Brain drain There’s no shortage of highly-skilled Brits, says Fraser Nelson. The problem is that so many of them live abroad o listen to the debate about Britain’s skills shortage, one might imagine that we live in an island of idle dunces. How did we ever manage to build an empire, win two world wars, produce most of the world’s decent literature and — even today — be the eighth richest country on the planet? But the figures are undeniably grim: an audit of the British population shows our skills profile to be woefully inferior to that of comparable countries. It is baffling, until one considers the great unmentionable: emigration.
The last few years have seen the greatest exodus from these islands since the Irish potato famines. It has gone almost entirely unremarked upon due to the fixation with immigration. Yes, each day 1,500 people arrive on our shores. But what no one seems to mention is that 1,000 tend to leave.Worryingly little is known about them. Emigrants tend to dodge the man with the clipboard at the airport. But if the last decade is anything to go by, the pattern is clear: skills are, for hundreds of thousands, a passport out of this country.
Recently the OECD published an inventory of the world’s exiles. The first group you could probably have anticipated: Mexican emigrants, who now total 9.4 million. But the second-largest group of exiles, at 3.4 million, are the British. And a disarming proportion of them are young, well-educated wealth creators who feel — like the Mexicans — that it is time to leave for better opportunities. This silent exodus is laden with economic implications.
If the émigrés were to float away in one lump every Christmas, it would be the equivalent of Leicester or Coventry — 380,000 people. Some, it is true, are pensioners. More UK pension cheques are posted abroad than posted to Wales and Scotland put together. The people whose taxes built the British welfare state seem understandably unwilling to test the latter part of its cradle-to-grave proposition. But they count for less than a tenth of the émigrés.
The current skills exodus is more of a 1970s-style brain drain than a 1980s-style Auf Wiedersehen, Pet bricklayer exodus. The OECD showed this for the first time, using the spate of censuses conducted around the world at the turn of the century (2001 for Britain). It found 1.26 million British graduates abroad — a higher figure than any other country. It counted only 865,000 German expat graduates, 348,000 French and just 390,000 American.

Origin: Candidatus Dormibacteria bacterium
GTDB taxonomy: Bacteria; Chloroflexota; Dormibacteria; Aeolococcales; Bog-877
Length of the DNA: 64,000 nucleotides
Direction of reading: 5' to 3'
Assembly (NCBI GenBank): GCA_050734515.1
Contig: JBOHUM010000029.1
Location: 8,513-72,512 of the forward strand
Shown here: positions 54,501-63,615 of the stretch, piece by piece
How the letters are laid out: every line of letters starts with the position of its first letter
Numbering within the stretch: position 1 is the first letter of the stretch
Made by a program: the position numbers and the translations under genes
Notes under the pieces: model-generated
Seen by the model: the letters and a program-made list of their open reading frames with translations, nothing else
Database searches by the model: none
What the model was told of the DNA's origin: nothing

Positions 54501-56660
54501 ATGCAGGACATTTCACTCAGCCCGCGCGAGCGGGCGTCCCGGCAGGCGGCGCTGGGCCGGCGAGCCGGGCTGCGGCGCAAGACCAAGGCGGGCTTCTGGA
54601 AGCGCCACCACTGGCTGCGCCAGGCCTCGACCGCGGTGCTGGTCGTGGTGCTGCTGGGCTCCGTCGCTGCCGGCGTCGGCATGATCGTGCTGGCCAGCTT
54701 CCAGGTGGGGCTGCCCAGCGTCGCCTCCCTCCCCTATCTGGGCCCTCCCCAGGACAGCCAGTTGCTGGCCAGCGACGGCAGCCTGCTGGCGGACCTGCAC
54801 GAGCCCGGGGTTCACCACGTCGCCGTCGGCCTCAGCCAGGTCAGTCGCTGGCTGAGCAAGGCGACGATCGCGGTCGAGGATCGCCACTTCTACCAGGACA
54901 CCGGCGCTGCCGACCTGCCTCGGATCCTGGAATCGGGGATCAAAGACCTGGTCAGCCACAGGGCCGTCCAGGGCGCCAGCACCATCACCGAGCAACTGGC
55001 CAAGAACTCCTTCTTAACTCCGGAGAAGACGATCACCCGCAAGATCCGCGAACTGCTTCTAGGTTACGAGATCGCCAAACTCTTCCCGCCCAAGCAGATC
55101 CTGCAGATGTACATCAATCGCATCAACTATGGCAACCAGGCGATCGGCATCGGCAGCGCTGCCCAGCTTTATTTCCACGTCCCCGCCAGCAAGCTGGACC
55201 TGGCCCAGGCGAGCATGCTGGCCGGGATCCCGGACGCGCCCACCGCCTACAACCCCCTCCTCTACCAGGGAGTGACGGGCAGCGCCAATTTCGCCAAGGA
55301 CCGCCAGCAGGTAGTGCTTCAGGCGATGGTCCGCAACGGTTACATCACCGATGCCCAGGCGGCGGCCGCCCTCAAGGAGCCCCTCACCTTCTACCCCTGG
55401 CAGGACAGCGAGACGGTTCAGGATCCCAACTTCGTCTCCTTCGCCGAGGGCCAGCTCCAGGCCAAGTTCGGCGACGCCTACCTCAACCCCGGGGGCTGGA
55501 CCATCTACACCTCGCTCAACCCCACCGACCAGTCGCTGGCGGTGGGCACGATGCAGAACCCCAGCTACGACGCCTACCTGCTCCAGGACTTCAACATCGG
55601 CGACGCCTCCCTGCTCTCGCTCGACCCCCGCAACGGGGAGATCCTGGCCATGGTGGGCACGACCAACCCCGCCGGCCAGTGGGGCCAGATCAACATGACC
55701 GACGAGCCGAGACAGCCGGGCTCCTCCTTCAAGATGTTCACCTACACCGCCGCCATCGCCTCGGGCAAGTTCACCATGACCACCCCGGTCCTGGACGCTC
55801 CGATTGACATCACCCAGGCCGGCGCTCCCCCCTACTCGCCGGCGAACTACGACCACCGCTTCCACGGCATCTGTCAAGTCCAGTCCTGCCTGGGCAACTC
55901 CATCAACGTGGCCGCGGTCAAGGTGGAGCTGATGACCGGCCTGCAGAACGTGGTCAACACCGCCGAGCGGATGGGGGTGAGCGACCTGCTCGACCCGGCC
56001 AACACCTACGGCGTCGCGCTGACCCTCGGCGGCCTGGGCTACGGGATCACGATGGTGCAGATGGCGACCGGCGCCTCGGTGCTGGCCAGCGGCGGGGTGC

Expand the definition to ‘high skilled’ and Britain’s skills crisis becomes even easier to understand. There are plenty of high-skilled Brits — it’s just that 15 per cent of them have scarpered, and are deploying their high skills in other countries. This is a rate of skills haemorrhage exceeded only by the famously itinerant Irish and New Zealanders. America’s retention rate was extraordinary: just 1 per cent of its best workers are abroad.
The most effective British policy for replacing these lost skills can be summed up in one word: immigration. For every 100 highly skilled people who have left these shores, 105 have come to settle — so the stock of skilled workers gently rose, and speaks with a slight foreign twang. But it is a mistake to see this as symbiotic, to believe that a law of labour replacement sucks in the people who leave. In America, for every 100 high skilled workers out of the country, 1,600 foreign high-skilled workers have settled. A quarter of all PhDs in the country are held by foreigners. Such figures do not, alas, exist for Britain. We only have census data showing that a third of immigrants have degrees, against a fifth of the population.
Immigration soared during the last decade. Five-andhalf million people entered the country looking for jobs and homes. Over the same period, millions of British workers went to find foreign jobs. And safer streets, better schools, more affordable property and everything else desired by those who attended the various emigration fairs across the country.
The British rich tend to stay put. With enough money, life is good here: one can afford a house in a good catchment area and find a good state school and safe
Britain’s Skills Crisis | 5 February 2011 | in association with BAE systems